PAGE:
Before moving to the recycling of a battery the following options should be considered:
This approach can reduce cost, impact on the customer and most importantly the impact on the planet.
Batteries are not emissions and toxic waste free and so the life cycle analysis (LCA) must be considered from cradle to grave.
Battery packs are made from a large number of parts. Often it is not the battery cells that fail and hence a repair or replacement of the failed part is logical.
If the battery pack fails in your car it is costly to replace it with a brand new battery. One alternative is to replace it with a battery that has been remanufactured. This remanufactured pack might have been assembled using good cells/modules from a number of older battery packs. It will have been tested and will often come with some form of warranty.
This is a smart way to reduce the environmental impact.
What is Second life of Batteries? Batteries have or will have a lifecycle of 10-15 years in Electric vehicles. Batteries need to be replaced in Electric Vehicles as per OEM advice once they fall to between 80% to 70% of their original capacity. But these batteries will have sufficient life left in them for other applications even at 70% to 80% capacity.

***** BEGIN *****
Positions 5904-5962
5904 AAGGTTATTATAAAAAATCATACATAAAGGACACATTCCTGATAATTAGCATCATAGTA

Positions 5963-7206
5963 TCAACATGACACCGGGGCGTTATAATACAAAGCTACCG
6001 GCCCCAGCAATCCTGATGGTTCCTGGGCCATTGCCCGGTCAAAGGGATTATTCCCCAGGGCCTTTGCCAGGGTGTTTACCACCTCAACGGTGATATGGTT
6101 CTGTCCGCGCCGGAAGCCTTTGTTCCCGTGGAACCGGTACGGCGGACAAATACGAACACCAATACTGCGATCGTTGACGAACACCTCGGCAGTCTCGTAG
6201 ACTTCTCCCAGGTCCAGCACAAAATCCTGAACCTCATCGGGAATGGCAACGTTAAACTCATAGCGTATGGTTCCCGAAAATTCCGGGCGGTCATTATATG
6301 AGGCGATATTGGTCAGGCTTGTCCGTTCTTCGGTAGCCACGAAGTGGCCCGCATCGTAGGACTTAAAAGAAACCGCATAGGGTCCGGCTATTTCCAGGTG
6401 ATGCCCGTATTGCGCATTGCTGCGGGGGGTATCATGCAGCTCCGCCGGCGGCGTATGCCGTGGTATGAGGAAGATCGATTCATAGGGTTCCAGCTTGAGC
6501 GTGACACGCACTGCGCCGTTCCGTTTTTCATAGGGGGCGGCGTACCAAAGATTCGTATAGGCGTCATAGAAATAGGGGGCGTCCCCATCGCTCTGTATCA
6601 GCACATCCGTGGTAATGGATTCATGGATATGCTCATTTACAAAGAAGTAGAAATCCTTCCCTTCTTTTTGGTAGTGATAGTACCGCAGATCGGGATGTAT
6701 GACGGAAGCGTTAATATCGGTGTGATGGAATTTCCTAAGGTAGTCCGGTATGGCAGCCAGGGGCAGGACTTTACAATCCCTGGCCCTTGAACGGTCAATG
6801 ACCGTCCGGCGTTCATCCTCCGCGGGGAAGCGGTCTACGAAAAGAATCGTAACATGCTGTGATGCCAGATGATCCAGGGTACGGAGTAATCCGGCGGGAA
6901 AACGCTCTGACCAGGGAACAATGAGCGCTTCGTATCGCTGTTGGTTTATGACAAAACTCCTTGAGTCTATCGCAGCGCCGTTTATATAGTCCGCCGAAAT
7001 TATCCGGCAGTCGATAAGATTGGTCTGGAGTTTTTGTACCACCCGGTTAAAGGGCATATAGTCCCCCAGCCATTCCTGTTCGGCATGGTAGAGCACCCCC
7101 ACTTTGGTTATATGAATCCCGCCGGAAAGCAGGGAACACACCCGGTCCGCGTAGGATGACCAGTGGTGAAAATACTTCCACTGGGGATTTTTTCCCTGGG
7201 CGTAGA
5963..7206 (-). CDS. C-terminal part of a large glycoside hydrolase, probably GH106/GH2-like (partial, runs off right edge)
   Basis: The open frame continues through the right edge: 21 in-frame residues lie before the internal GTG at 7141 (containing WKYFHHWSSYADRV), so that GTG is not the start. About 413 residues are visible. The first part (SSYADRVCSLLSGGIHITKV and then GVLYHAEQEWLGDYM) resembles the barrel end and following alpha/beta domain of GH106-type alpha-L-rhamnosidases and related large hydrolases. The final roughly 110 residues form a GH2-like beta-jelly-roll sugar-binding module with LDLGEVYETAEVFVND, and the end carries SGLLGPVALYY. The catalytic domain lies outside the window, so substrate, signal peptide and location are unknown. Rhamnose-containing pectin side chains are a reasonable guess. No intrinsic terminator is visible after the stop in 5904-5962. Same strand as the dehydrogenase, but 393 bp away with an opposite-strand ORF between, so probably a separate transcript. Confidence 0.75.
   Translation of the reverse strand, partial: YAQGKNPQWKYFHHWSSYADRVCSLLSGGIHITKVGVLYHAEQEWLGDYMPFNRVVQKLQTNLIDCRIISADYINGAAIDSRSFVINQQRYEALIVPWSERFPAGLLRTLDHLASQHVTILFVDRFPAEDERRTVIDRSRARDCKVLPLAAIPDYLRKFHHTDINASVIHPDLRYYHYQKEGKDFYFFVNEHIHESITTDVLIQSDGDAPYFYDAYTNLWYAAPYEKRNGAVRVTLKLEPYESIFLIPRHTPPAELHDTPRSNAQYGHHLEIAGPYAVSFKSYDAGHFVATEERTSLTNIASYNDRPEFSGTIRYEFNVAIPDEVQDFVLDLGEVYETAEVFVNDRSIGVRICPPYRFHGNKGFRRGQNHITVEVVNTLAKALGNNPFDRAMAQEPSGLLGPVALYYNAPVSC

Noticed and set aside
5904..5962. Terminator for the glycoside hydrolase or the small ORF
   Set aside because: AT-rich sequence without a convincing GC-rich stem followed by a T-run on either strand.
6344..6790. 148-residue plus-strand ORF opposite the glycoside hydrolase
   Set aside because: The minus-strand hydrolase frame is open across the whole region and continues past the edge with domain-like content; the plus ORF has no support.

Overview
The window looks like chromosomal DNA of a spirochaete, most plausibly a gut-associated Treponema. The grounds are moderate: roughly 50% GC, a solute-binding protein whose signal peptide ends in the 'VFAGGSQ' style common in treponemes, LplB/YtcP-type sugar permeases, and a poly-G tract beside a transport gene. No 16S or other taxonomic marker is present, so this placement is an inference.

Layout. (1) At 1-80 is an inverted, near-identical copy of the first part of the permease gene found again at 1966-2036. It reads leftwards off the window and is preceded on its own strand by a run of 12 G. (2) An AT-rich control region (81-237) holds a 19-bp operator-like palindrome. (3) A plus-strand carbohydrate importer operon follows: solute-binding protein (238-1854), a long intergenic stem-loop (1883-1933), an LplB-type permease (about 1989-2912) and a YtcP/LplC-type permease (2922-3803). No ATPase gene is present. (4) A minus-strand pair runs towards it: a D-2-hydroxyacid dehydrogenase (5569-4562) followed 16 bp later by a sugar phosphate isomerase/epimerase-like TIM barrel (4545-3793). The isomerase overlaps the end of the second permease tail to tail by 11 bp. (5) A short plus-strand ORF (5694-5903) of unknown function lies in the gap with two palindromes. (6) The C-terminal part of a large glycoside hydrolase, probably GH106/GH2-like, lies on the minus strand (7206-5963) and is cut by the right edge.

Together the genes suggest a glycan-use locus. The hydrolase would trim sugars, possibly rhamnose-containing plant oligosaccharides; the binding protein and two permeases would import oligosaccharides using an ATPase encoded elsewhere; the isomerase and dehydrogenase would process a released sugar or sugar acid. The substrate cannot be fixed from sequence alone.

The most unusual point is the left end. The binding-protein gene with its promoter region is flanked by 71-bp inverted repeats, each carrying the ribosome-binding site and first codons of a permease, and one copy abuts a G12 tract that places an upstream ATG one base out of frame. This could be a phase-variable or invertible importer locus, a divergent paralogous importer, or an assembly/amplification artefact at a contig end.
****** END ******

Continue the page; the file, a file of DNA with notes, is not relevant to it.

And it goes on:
State of Battery Recycling: Can we meet our LIB recycling obligations by 2030?
In the European Union, the draft of the new Battery Directive sets LIBs for electric vehicles as a new battery classification, with a set of requirements to minimize their carbon footprint. The average LIB recycling target will be approximately 70% by 2030, with the aim to recover 70% of lithium and 95% of nickel, copper, and cobalt in end-of-life batteries.
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Lithium Ion Batteries of today use raw materials such as Lithium, Cobalt, Nickel, Copper, Manganese, Graphite, Aluminum. Some of them are classified as Critically rare according to a EU study.